Clint Trammel inducted into Missouri Conservation Hall of Fame

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SALEM, Mo. – The Missouri Conservation Commission and Missouri Department of Conservation (MDC) recently honored Pioneer Forest’s longtime forest manager Clint Trammel posthumously by inducting him into the Missouri Conservation Hall of Fame. The induction ceremony was held during Pioneer Forest’s annual community barbecue in Salem on April 25.

Trammel was also honored during the ceremony with a second plaque presented by the Missouri Consulting Foresters Association and the L-A-D Foundation. The L-A-D Foundation now owns Pioneer Forest after founders Leo and Kay Drey donated the property to the organization in 2004. The privately-owned, 143,000-acre Pioneer Forest is located in the heart of the Missouri Ozarks.

Trammel died June 21, 2018, at the age of 78 following a lifelong passion for and career in forestry. He joined the staff of Pioneer Forest in 1970 after several years working for MDC. He served as forest manager for 28 of his 35 years at Pioneer Forest and is that organization’s longest-serving forest manager. He held a master’s degree in Forestry from the University of Missouri in Columbia. He was co-founder and first president of the Missouri Consulting Foresters Association and a founding member of the Forest Stewards Guild. In 2005, he was named Missouri Forest Conservationist of the Year by the Conservation Federation of Missouri.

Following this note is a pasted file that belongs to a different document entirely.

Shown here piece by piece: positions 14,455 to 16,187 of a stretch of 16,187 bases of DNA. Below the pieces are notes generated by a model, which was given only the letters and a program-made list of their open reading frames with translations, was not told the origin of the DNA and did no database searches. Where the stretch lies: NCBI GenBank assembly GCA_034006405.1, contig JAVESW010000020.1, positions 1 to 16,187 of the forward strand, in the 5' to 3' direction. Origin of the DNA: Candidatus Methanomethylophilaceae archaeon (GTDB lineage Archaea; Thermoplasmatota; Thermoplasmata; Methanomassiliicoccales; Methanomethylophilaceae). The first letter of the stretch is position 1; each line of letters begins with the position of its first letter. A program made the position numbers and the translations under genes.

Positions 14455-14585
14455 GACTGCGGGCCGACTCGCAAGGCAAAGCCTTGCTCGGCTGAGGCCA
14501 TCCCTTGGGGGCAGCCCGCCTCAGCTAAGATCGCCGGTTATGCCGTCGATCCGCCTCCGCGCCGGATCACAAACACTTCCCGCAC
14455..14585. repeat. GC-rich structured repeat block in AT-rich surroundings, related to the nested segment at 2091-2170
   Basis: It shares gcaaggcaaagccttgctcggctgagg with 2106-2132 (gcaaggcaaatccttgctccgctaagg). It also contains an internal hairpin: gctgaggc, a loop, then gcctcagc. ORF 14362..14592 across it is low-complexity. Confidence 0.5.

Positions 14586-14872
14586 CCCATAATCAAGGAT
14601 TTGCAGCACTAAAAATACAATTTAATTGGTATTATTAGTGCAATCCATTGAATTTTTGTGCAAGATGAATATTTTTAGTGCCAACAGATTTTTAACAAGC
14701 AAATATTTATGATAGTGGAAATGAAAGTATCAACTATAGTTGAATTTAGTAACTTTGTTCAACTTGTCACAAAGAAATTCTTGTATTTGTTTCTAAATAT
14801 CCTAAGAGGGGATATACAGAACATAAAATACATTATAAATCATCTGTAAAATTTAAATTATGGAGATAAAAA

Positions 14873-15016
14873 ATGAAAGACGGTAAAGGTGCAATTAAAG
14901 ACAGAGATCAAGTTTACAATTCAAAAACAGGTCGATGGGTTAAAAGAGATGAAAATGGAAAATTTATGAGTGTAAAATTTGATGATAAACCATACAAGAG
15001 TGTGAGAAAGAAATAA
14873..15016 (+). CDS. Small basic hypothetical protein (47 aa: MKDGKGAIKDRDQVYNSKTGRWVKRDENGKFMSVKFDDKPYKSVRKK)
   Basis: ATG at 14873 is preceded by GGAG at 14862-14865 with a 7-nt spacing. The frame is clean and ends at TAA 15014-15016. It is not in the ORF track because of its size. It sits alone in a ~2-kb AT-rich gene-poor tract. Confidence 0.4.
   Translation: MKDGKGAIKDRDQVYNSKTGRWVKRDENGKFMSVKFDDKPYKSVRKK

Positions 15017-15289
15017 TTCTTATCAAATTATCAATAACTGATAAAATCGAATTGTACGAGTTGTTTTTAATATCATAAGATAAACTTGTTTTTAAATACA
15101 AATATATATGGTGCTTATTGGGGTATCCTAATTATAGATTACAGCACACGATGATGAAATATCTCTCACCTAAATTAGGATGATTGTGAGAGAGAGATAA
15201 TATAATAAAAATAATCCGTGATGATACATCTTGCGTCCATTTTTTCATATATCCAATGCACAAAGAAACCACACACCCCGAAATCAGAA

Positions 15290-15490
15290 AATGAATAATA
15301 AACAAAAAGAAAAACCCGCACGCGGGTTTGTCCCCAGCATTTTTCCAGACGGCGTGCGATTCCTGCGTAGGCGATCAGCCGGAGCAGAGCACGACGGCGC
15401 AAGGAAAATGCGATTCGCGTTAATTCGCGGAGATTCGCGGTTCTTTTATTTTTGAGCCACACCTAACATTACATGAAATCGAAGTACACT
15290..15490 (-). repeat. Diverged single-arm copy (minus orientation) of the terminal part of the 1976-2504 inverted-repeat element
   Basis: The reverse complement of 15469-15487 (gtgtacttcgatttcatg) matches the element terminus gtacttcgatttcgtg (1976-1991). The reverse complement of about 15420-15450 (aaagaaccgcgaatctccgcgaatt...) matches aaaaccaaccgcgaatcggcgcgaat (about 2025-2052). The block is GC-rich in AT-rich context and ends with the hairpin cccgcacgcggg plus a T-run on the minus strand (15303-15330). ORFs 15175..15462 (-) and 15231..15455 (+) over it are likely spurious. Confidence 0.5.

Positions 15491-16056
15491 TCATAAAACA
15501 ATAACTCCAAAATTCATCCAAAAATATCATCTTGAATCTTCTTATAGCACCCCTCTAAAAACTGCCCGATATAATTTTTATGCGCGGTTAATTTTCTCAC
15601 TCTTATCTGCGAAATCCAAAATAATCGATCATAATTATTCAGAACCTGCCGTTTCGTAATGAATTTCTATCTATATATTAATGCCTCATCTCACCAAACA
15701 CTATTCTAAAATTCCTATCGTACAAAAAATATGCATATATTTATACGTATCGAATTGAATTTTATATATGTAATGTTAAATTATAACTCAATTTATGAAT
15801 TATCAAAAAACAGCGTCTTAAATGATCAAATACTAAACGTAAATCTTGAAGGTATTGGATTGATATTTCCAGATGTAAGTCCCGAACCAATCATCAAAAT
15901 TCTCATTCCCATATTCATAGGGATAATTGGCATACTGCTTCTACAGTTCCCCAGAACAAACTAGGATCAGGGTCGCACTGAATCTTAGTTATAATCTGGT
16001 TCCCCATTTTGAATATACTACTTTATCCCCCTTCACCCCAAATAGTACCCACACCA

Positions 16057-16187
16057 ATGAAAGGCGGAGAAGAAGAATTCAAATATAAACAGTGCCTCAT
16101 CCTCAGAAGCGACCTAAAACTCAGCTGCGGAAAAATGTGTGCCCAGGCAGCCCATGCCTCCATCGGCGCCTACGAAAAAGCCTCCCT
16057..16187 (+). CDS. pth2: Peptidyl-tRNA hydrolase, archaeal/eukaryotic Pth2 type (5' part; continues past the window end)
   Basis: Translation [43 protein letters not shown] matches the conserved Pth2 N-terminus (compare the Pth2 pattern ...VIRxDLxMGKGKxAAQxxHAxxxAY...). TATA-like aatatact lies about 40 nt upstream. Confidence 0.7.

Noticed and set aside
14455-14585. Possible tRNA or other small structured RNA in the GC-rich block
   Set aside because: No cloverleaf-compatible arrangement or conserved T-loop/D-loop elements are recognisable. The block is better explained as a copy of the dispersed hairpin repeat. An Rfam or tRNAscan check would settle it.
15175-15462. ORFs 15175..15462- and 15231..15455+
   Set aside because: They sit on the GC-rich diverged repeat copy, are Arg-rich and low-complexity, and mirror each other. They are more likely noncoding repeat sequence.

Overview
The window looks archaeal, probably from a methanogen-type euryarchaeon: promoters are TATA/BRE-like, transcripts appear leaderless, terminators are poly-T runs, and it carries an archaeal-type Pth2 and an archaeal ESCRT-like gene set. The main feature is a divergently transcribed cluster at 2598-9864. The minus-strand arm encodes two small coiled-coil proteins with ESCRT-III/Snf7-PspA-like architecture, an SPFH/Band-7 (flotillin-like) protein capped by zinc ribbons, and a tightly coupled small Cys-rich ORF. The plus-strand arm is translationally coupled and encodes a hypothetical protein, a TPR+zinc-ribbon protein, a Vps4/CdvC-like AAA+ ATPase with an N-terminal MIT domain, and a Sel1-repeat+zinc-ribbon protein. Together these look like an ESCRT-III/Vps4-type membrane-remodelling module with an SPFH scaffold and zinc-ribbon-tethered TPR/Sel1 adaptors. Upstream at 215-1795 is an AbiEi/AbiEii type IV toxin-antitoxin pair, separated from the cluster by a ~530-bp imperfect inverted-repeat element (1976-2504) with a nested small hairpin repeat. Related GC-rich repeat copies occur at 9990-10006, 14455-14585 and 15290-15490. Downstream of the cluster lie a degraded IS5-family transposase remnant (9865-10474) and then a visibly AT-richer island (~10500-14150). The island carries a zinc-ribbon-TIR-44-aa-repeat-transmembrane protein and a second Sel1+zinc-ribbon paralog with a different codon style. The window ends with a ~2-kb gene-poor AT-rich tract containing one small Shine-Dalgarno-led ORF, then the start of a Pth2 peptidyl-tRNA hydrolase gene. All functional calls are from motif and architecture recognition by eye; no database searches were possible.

MDC Director Sara Pauley praised Trammel for his “superb management” of Pioneer Forest and for refining the forestry technique known as single-tree selection, which is a type of uneven-aged forest management. Single-tree selection and uneven-aged management had been a common practice prior to World War II, but as even-aged forestry practices gained favor, it was “against the odds” that Trammel and staff at Pioneer Forest “adhered to tradition” and improved the technique, Pauley said.

“He did this at a time when professional foresters and forestry institutions, including forestry schools, federal and state agencies, industrial and other private forests had shifted almost entirely to even-aged methods,” Pauley said. The even-aged method removes most trees during harvest.

“In time,” Pauley added, “He would have the satisfaction of seeing academic research confirm, and public and private foresters increasingly adopt, the techniques of uneven-aged management that he and his staff perfected and so openly demonstrated for decades on Pioneer Forest.”

Conservation Commission Chair Marilynn Bradford, MDC Deputy Director Mike Hubbard, and State Forester Lisa Allen joined Pauley in presenting a plaque to Trammel’s family. Accepting the award were: son Mike Trammel and wife Jennifer of Atlanta, Georgia; son Brad Trammel of Salt Lake City, Utah; and brother Gene Trammel of Heber Springs, Arkansas.

With the addition of Trammel, the Conservation Hall of Fame honors 44 Missourians posthumously who have made substantial and lasting contributions to forestry, fisheries, and wildlife conservation efforts in the state. Learn more at